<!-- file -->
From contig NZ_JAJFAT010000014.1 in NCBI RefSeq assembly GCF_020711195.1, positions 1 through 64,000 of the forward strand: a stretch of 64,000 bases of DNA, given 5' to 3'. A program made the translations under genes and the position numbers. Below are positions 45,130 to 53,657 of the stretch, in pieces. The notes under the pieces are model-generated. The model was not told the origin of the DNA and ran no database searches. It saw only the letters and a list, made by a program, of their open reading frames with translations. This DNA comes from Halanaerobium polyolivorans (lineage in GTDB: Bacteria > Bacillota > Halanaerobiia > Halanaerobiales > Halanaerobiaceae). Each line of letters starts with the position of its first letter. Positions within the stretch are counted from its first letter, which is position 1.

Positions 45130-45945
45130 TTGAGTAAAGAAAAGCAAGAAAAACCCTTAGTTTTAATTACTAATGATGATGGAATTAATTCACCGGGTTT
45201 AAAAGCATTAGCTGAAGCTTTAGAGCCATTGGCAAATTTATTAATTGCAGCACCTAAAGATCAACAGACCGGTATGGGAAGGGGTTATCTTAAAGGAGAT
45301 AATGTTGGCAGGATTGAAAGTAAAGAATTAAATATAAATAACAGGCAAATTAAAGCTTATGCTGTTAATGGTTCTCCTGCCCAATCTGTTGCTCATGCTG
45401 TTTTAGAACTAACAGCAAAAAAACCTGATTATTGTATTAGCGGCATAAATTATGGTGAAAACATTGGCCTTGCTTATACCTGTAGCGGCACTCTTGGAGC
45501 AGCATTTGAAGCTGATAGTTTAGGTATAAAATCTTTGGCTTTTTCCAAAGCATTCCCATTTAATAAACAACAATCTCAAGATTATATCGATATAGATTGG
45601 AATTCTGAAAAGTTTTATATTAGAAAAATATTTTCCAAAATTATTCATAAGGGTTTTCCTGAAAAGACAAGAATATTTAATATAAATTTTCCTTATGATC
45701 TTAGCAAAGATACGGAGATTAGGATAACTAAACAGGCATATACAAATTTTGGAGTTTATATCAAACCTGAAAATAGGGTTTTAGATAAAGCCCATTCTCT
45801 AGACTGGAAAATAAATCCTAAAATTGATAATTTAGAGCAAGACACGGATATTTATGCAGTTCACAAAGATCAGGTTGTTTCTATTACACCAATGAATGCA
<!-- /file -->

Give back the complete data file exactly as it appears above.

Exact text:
From contig NZ_JAJFAT010000014.1 in NCBI RefSeq assembly GCF_020711195.1, positions 1 through 64,000 of the forward strand: a stretch of 64,000 bases of DNA, given 5' to 3'. A program made the translations under genes and the position numbers. Below are positions 45,130 to 53,657 of the stretch, in pieces. The notes under the pieces are model-generated. The model was not told the origin of the DNA and ran no database searches. It saw only the letters and a list, made by a program, of their open reading frames with translations. This DNA comes from Halanaerobium polyolivorans (lineage in GTDB: Bacteria > Bacillota > Halanaerobiia > Halanaerobiales > Halanaerobiaceae). Each line of letters starts with the position of its first letter. Positions within the stretch are counted from its first letter, which is position 1.

Positions 45130-45945
45130 TTGAGTAAAGAAAAGCAAGAAAAACCCTTAGTTTTAATTACTAATGATGATGGAATTAATTCACCGGGTTT
45201 AAAAGCATTAGCTGAAGCTTTAGAGCCATTGGCAAATTTATTAATTGCAGCACCTAAAGATCAACAGACCGGTATGGGAAGGGGTTATCTTAAAGGAGAT
45301 AATGTTGGCAGGATTGAAAGTAAAGAATTAAATATAAATAACAGGCAAATTAAAGCTTATGCTGTTAATGGTTCTCCTGCCCAATCTGTTGCTCATGCTG
45401 TTTTAGAACTAACAGCAAAAAAACCTGATTATTGTATTAGCGGCATAAATTATGGTGAAAACATTGGCCTTGCTTATACCTGTAGCGGCACTCTTGGAGC
45501 AGCATTTGAAGCTGATAGTTTAGGTATAAAATCTTTGGCTTTTTCCAAAGCATTCCCATTTAATAAACAACAATCTCAAGATTATATCGATATAGATTGG
45601 AATTCTGAAAAGTTTTATATTAGAAAAATATTTTCCAAAATTATTCATAAGGGTTTTCCTGAAAAGACAAGAATATTTAATATAAATTTTCCTTATGATC
45701 TTAGCAAAGATACGGAGATTAGGATAACTAAACAGGCATATACAAATTTTGGAGTTTATATCAAACCTGAAAATAGGGTTTTAGATAAAGCCCATTCTCT
45801 AGACTGGAAAATAAATCCTAAAATTGATAATTTAGAGCAAGACACGGATATTTATGCAGTTCACAAAGATCAGGTTGTTTCTATTACACCAATGAATGCA